It was when I came to Sibley's next authority, described as "the historian Keith Windshuttle" [sic], that my hair began to stand on end. Windschuttle is no historian--he has no formal training in the discipline whatsoever--but he made a name for himself some time ago as a far-right polemicist who found fault with some footnotes by Australian historians on the subject of the treatment of Aborigines. He is presently the editor of a conservative journal called Quadrant, and apparently a somewhat credulous individual.
Windschuttle likes his straw men too, arguing that the postmodern critique of western influence is equivalent to regarding western civilization as "little more than a crime against humanity." This is overstating the case just a tad.
But Sibley accepts this unnuanced assertion without argument, asking aloud how to account for our alleged "suicidal mentality." It's our "self-induced guilt," he says, rejecting the notion that colonialism was anything but good for the backward peoples of the world. Heck, it "curbed tribal warfare" and even put "an end to cannibalism."
(Not entirely, of course: medical cannibalism was once all the rage in Europe, and today there are significant questions to be raised about organ donations and "presumed consent." As for "tribal warfare," I see no reason to withhold that term from the never-ending Balkan conflicts that have continued right down to the present, or from the siege mentality of the antic American Teabaggers.)
More, however, from Windschuttle, who repeats the hoary right-wing canard that, despite the sheer beneficence of colonialism, the silly primitives squandered that benign legacy and have no one but themselves to blame for their current poverty:
Those countries that still wallow in destitution and underdevelopment do so not because of western imperialism, racism or oppression but because of policies they have largely chosen for themselves by socialist planning or had forced upon them by civil war and revolution.
With a snap of the fingers, the entire nature of the global economy, its core and its periphery, the latter condemned to perpetual economic dependency and underdevelopment fostered by neo-liberal trade and structural adjustment policies, vanishes in a cloud of shoddy moralizing.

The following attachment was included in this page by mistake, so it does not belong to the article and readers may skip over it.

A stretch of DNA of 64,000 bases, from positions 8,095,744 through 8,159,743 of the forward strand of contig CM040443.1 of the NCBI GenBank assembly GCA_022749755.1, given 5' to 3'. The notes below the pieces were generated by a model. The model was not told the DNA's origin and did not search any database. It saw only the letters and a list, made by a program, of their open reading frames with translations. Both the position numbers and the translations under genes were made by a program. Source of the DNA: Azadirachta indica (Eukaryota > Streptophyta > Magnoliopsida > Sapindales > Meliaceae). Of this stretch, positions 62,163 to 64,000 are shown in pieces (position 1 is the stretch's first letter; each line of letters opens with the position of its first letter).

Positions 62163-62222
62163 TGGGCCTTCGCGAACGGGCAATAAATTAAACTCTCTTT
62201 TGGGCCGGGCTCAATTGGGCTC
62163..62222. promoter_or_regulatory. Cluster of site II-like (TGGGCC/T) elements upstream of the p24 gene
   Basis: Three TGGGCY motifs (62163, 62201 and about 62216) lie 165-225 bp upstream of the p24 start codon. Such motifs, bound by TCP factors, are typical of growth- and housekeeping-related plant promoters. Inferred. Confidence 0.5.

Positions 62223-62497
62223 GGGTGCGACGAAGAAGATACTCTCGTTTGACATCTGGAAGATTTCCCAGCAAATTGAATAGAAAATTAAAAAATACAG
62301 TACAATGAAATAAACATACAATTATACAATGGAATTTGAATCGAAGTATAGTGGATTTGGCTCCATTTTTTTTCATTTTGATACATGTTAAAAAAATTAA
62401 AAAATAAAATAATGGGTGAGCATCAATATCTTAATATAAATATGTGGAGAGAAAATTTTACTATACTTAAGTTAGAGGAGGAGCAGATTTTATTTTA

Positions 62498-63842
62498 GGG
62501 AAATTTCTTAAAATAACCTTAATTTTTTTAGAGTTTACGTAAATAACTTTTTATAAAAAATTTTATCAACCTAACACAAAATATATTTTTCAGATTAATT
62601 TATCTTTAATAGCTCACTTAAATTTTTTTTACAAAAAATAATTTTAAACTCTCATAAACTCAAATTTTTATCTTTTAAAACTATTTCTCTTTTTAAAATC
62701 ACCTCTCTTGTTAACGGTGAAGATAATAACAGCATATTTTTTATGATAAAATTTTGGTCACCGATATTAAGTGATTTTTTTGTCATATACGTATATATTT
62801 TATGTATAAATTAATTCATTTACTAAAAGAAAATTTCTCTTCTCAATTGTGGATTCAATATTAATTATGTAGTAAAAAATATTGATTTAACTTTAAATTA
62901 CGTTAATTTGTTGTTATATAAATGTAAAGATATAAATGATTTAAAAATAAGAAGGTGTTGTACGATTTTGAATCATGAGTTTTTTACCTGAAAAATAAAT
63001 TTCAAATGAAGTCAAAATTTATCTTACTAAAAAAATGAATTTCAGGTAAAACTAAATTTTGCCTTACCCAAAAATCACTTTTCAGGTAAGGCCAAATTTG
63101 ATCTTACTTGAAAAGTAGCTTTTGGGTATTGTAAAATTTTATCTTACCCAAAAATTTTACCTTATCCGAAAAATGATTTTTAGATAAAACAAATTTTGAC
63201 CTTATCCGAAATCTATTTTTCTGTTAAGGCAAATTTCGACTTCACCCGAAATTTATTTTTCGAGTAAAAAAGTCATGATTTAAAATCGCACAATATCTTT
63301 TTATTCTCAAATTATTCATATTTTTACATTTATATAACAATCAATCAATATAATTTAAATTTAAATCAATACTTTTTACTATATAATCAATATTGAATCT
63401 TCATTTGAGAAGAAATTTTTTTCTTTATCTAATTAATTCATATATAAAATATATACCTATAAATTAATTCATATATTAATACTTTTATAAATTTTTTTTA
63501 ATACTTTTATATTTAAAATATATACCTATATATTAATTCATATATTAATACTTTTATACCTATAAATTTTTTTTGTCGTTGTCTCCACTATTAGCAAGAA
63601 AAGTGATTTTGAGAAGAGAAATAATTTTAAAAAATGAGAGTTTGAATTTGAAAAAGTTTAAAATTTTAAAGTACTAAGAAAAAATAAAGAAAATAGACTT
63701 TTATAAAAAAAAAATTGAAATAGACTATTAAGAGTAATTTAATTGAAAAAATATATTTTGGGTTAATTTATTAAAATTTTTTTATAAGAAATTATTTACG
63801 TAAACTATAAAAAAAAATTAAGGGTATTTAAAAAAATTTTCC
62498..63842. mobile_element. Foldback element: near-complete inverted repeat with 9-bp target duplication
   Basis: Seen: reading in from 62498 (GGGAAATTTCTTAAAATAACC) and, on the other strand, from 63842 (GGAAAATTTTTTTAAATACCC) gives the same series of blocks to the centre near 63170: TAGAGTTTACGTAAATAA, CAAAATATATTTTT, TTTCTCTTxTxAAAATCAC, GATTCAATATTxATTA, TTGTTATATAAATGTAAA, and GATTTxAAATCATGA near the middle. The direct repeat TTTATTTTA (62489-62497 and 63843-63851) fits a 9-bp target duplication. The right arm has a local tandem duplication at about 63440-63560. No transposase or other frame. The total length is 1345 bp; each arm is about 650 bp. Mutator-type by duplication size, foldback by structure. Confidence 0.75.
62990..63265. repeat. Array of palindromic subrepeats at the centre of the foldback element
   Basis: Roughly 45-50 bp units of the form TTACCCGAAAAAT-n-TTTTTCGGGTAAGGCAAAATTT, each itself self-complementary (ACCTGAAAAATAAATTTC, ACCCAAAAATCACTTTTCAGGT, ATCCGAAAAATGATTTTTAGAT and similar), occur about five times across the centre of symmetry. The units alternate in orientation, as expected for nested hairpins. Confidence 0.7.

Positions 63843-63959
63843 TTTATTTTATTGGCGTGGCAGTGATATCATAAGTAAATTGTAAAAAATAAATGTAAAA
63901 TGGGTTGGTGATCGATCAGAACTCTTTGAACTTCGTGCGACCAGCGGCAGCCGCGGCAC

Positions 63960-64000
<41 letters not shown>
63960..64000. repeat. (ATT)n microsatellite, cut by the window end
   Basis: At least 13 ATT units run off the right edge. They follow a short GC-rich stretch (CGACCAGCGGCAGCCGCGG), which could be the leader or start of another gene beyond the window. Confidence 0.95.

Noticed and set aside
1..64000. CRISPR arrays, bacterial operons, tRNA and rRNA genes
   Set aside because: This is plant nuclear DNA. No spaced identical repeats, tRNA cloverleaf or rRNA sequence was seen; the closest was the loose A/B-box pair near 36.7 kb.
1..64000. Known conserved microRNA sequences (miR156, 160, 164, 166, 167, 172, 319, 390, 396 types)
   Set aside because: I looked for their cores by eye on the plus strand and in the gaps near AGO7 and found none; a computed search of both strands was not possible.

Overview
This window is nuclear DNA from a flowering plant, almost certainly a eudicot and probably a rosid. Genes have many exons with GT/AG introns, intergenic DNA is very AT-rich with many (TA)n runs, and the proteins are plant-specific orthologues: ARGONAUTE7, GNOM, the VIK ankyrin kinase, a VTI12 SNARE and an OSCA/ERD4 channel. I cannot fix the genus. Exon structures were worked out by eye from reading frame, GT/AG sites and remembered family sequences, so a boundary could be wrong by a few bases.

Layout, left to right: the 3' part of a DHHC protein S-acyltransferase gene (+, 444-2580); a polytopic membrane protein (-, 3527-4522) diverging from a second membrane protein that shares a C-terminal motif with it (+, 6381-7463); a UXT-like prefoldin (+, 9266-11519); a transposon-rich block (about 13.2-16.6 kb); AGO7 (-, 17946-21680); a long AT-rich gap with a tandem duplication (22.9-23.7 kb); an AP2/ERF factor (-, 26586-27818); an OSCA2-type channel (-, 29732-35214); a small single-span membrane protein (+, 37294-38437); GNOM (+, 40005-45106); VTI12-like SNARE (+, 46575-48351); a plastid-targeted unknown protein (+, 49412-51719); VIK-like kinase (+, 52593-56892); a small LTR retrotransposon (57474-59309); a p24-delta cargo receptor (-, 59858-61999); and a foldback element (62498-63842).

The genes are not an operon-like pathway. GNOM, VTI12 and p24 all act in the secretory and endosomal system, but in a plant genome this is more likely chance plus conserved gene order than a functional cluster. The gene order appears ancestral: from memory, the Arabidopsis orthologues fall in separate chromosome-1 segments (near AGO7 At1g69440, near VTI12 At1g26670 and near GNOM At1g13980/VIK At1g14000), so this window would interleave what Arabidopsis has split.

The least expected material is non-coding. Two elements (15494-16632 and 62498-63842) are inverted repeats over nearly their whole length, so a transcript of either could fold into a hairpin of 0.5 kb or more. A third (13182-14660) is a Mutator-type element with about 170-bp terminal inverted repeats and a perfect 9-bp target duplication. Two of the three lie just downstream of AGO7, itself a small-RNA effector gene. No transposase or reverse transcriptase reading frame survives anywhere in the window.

Another straw man follows, furnished by yet another authority, Pascal Bruckner: so-called "Third Worldism," a doctrine that we progressives supposedly adhere to:
a tendency on the part of intellectuals to worship the primitive, the foreign and the exotic while condemning everything that smacks of science, civilization and the modern.
Wait a sec. I thought we were supposed to be unfairly blaming "the West" for the fallen state of the Third World--now we're holding the latter up as a Utopia? Apparently so. Here's Sibley's paraphrase:
Bruckner regards this fondness for self-flagellation as a romantic turning away from the modern world in all its burdensome complexity. The reality of primitive life -- poverty, disease, slavery, frequent cruelty and superstition -- is ignored in favour of utopian fantasy. In worshipping the non-western, the romantic intellectual is "not looking for a real world but the negation of (his) own."
Third-world fantasies can prove harmful when attempts are made to translate them into unrealistic policies. Western guilt becomes "a convenient substitute for action where action is impossible," says Bruckner. "Guilt is what is left when you have run out of everything else.
"Without the power to do anything, sensitivity becomes our main aim, the aim is not so much to do anything, as to be judged.
In other words, words replace deeds, abstract sentiments -- compassion for the poor, solidarity with the people, etc. -- substitute for concrete action.There's plenty of action on the Left, of course: far more than the powers that be would like. In fact, those concrete measures--as the recent disgraceful offensive against KAIROS by the Harper government indicates--are something that will inevitably attract the determined opposition of the very people who are otherwise accusing us of inaction.
Finally, from a person who makes his living with words, comes an attack on Barack Obama for using words, and then the inevitable call to arms. No more "lifestyle satiation" and Obamian lassitude in the face of the Muslim threat. Off the recliner and into your armour, boys! Time to rise up and defend civilization as we know it.
Well, there may be signs of hope, despite the alleged intellectual bankruptcy of the West. After all, Sibley has managed to track down a small army of intellectuals on his own side of the fence to defend the proposition that every younger generation in history has heard from every older one. No voice in the wilderness, he. "You people have it easy... Softies...When I was a kid...Those were the good old days." He's the old grouch at the family dinner-party with whom we are all too familiar. Bitter, pessimistic, thoroughly enjoying himself.
Spare no tears for the man, then, as members of his sceptical audience continue to satiate their lifestyles, studiously avoiding intellectual ping-pong and asking him to pass the potatoes. There will always be those who are impatient for the world to come to an end. Waiting for it drove Jeremiah mad. It's making Sibley increasingly testy.
For the rest of you, Happy New Year, and may we all have an untroubled 2010.